The Commission’s over-arching information technology (IT) strategy is to manage data as an enterprise asset, promote and adopt industry data standards, give priority to services that provide the greatest mission benefit, architect services using small components that can be assembled and reassembled with agility, and deliver solutions in short, iterative phases. The Dodd-Frank Act expanded the regulatory scope of the CFTC nearly eight fold and the effective use of information technology will help the CFTC exercise this unprecedented increase in authority by providing staff with information and tools that serve as force multipliers.
The Commission has organized its IT investments into three areas: Surveillance, Enforcement, and Infrastructure. The Surveillance Investment supports market oversight, trade practice oversight, and financial and risk oversight. Surveillance is highly dependent on the ability to acquire large volumes of data and the development of sophisticated analytics to identify trends and/or outlying events that warrant further investigation. The Commission’s ability to view aggregated data across the futures and swaps landscape is essential. Surveillance technology receives and processes seven to eight million transaction per day and alerts Commission staff to questionable activity. The details of each individual trade are collected from exchanges overnight and loaded and processed for reporting, analysis, and profiling, providing staff with greater efficiency and flexibility by performing sophisticated pattern recognition and data mining, helping detect novel and complex abusive practices. Alerts of potential trade practice violations are generated for review by market compliance and surveillance staff. Surveillance technology also allows staff to identify large traders whose positions may pose financial risk to the industry or a clearing firm, analyze an owner's holdings and project the effect of market moves on these holdings, perform "what if" stress testing and risk scenarios to determine the effect of market movement on margin, and evaluate overall portfolio risk under different market conditions. It allows staff to monitor intermediaries by storing and analyzing monthly financial statements and annual reports provided to the Commission to report net capital positions and other financial information.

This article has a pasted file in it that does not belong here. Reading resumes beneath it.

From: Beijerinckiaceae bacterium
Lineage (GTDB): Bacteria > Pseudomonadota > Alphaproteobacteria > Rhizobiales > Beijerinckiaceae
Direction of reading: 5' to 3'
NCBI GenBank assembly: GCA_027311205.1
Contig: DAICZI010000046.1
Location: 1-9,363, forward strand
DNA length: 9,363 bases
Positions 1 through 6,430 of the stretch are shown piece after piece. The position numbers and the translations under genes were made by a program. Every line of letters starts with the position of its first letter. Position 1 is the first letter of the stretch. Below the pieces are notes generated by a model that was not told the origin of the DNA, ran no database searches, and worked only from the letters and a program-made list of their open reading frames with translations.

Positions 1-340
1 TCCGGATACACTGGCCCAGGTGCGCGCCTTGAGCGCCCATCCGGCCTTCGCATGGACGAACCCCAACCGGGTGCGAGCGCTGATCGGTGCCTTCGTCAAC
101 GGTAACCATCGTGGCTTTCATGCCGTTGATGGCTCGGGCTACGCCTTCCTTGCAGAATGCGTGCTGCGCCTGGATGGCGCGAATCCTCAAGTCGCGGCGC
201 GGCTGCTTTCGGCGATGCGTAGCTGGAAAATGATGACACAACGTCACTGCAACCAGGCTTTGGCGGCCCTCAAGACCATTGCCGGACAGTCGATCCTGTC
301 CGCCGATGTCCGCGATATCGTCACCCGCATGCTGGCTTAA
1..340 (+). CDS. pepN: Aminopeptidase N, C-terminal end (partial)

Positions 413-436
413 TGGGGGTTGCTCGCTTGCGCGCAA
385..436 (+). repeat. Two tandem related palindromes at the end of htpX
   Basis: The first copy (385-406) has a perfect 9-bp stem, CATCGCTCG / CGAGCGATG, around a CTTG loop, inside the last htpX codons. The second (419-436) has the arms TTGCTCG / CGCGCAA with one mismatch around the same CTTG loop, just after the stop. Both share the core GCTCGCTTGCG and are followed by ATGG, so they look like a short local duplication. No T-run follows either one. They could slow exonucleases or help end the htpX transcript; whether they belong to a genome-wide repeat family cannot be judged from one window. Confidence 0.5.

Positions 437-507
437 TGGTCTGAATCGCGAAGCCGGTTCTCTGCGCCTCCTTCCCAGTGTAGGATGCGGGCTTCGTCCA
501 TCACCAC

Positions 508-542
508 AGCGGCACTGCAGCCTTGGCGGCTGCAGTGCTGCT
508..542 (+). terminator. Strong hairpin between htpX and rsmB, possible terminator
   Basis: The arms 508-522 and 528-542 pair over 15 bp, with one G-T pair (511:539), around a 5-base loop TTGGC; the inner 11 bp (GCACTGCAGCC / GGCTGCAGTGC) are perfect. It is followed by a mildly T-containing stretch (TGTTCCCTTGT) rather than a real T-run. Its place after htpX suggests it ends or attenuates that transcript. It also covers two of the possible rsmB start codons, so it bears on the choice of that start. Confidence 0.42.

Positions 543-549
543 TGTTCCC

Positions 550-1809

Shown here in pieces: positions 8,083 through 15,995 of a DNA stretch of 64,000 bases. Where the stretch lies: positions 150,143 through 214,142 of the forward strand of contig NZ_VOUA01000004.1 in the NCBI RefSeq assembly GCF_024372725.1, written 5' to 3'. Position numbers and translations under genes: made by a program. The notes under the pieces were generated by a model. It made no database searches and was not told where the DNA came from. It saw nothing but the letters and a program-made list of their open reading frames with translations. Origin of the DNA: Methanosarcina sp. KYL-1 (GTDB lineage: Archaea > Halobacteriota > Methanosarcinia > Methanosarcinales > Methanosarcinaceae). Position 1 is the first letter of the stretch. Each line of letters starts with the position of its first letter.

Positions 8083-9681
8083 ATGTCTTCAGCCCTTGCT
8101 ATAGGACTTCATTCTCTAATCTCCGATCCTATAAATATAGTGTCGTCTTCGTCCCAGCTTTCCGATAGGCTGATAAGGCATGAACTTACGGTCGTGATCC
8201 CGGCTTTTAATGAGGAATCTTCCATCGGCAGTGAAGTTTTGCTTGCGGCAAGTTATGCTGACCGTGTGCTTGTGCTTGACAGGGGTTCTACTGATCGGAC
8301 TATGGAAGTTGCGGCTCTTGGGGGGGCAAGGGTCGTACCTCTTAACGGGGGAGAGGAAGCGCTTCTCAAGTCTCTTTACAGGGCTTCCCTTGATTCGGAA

The Enforcement Investment provides a variety of critical automated litigation support services to Commission staff that facilitate the overall management of documents and data:
The investment also supports the Commission's defensive litigation, internal investigations, the processing of privacy and Freedom of Information Action (FOIA) requests, and the preservation of electronically stored information that is subject to a "litigation hold" or other preservation obligations.
Both the Surveillance and Enforcement depend on the Infrastructure and Management, which provides the underlying infrastructure for IT services including messaging and communications, network security, database administration, IT business continuity, and data storage management. The investment also provides transparency through the CFTC.gov website, staff collaboration and knowledge management through the CFTCnet intranet, Commission-wide document and records management, and internal management and administrative systems that supplement Commission use of financial and human resource services provided by government service providers.
|Infrastructure and Management||27.87||30.62||43.09|
|Total IT Budget||53.25||62.14||96.20|
DME – Costs related to the development, modernization, and enhancement of technology.
O&M – Costs related to the operations and maintenance of technology.
FTE – Costs of government personnel.
IT – Hardware, software, and contracted data and technology services and labor.